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ECSAC - European Centre for Science Arts and Culture

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History

On the 27th November 2006, after a 40-year gestation period, the European Centre for Science Arts and Culture (ECSAC), was finally born... a grandiose title for Paolo Budinich's latest creature.

The first idea for this centre came about in the early '60s when a group of scientists from Central Europe got together to try to eradicate, or at least "fade out" the borders left over from the War. They thought that the "real borders", more than the geographical ones, were those between different cultures and peoples and they knew from experience that Science flies higher than any border and has far-reaching impacts... Amongst those scientists, there were Milla and Carlo Ceolin from Padua, Paolo Budinich, Ivan Supek, the future Rector of the University of Zagreb and founder of Ruðer Boškovic Institute, Walter Thirring from Vienna, George Marx from Budapest, Jiri Niederle from Prague.

The initiative was welcomed by UNESCO and was given the name of the European Network: the agreement had been already signed by all those involved, but... the Russians cast their veto because they did not approve of multilateral agreements between countries beyond the Iron Curtain. The idea, therefore, remained at a stall for years or at least took on other forms like: the establishment of the International Centre for Theoretical Physics (ICTP) in Trieste, the famous scientific review Encyclopaedia Moderna whose main patron was Ivan Supek together with Nikola Zovko, and many others.

The idea took life again, almost by chance, in the summer of 2001 when the "International Conference on Science and Culture" took place in Lošinj. This encounter was organized by Franco Bradamante and Giuseppe Furlan, an initiative of the Trieste Consortium for Physics, to celebrate the 85th birthday of Paolo Budinich. This event should have been held in Trieste, but Paolo Budinich hoping to discourage the organizers to continue in their endeavour, asked that it not be held in Trieste but rather in "his" Lošinj, one of the most beautiful islands of the Dalmatian coast.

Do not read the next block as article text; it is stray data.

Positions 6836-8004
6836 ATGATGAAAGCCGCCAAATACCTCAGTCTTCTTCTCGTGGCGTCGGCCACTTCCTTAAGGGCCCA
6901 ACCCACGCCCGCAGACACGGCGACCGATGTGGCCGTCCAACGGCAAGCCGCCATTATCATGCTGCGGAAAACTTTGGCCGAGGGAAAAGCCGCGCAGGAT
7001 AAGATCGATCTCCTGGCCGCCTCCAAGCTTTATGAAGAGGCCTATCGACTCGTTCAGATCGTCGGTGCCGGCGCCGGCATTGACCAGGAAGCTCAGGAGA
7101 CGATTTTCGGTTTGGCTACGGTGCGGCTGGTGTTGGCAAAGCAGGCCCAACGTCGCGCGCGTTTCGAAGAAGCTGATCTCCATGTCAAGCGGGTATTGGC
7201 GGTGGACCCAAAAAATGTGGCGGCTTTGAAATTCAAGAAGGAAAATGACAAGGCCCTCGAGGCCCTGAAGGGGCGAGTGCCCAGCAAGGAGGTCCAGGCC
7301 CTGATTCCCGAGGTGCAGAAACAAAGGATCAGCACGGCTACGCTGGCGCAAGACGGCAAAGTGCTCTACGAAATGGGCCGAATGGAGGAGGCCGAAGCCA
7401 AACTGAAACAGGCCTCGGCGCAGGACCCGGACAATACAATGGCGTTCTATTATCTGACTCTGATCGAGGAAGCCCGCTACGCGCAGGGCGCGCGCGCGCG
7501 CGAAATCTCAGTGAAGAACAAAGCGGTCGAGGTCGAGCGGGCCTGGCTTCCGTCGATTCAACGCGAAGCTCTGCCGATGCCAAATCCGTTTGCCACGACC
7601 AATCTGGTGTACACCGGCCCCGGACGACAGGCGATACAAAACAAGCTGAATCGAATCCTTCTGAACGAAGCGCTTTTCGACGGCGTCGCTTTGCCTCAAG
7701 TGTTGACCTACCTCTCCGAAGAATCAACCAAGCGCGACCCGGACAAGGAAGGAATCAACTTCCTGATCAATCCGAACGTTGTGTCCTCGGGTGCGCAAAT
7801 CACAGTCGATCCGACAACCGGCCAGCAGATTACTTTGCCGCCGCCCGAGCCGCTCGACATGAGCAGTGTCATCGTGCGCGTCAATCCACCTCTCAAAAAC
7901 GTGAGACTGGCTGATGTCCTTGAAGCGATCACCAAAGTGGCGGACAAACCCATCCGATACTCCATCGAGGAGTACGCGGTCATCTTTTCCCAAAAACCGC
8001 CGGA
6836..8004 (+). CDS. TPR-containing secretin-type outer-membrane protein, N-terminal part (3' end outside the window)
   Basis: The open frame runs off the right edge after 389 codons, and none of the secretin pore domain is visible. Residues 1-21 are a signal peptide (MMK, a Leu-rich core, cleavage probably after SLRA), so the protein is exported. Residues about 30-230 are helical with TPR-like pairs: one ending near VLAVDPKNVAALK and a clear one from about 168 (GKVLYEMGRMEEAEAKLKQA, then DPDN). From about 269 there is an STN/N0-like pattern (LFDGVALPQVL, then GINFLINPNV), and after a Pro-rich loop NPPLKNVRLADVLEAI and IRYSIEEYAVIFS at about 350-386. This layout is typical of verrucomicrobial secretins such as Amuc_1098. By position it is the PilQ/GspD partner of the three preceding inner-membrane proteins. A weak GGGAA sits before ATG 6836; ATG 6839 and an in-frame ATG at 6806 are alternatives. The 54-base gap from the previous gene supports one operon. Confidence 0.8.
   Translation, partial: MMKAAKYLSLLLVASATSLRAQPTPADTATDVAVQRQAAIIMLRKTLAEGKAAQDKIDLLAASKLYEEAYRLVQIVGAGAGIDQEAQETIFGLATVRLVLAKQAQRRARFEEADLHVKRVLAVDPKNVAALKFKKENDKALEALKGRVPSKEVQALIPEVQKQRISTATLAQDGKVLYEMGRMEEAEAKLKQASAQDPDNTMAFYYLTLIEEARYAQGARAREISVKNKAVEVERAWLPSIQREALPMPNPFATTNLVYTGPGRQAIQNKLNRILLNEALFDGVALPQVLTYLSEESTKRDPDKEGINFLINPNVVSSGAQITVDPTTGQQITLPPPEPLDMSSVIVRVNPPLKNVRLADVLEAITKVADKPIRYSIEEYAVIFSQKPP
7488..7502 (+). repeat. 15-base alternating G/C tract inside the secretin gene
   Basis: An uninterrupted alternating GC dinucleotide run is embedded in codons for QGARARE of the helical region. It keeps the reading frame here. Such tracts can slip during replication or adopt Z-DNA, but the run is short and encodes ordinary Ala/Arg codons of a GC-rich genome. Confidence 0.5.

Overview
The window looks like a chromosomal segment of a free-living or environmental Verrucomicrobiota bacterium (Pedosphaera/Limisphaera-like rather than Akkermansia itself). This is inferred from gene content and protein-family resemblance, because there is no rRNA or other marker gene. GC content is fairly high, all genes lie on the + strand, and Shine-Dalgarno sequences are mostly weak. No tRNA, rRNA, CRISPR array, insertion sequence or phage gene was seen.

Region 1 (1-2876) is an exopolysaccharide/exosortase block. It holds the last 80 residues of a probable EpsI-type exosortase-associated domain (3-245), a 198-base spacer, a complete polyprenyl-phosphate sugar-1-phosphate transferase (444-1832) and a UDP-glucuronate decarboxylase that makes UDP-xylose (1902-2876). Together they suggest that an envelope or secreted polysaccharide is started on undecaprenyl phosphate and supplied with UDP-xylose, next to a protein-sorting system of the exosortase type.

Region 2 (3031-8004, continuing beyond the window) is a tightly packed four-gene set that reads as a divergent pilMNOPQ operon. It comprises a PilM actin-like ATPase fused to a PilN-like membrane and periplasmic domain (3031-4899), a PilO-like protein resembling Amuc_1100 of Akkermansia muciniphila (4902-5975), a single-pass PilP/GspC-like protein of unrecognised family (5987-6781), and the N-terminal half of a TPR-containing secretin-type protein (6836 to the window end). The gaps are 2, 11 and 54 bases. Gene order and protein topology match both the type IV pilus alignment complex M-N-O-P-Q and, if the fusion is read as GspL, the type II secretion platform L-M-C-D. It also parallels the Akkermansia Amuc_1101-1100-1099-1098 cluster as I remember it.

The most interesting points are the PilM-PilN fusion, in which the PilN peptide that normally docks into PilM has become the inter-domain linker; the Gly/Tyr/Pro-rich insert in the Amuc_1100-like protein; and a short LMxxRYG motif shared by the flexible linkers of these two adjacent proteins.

The organizers did not lose hope, and on that occasion the scientists coming from not only from Italy but also from Budapest, Prague, Vienna, Graz, Warsaw and Zagreb found themselves in Lošinj, partially to celebrate Budinich, partially for their own scientific interests. During the informal meetings held outside the Conference programme, thought was given to resume the "old" idea of establishing a cultural centre, ignoring the borders left over from the War, to unite scientists by means of their "daily bread": Science and Culture.

Finally, on 27th November 2006, with a formal statute and the constitution of a Managing Committee based in Trieste, the ECSAC was born. Its temporary headquarters was a generous offer from the Mayor of Mali Lošinj, Mr. Gari Cappelli.

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Ivan Supek

Ivan Supek (Zagreb 1915), is a Croatian physicist, philosopher, writer and peacekeeper; he was Werner Heisenberg's assistant, who saved him from the Gestapo. From 1943 until the end of the war, he was Minister of Education and Science and after the war he was conferred the Chair of Theoretical Physics at the University of Zagreb: he is one of the founders of the Ruðer Boškovic Institute and is one of the main supporters of the movement against Nuclear Weapons, the Pugwash Conference for Yugoslavia. He became the Rector of the University of Zagreb in 1969 and the year after founded an Inter-University Centre in Dubrovnik; in 1966 he started publication of the Encyclopaedia Moderna; in 1997 he published a courageous Open Letter criticising the first President of Independent Croatia, Franjo Tudjman.

Encyclopaedia Moderna

An interdisciplinary review founded in 1966 by Ivan Supek dedicated to the Science of Philosophy and Peace, published by the Croatian Academy for Science.

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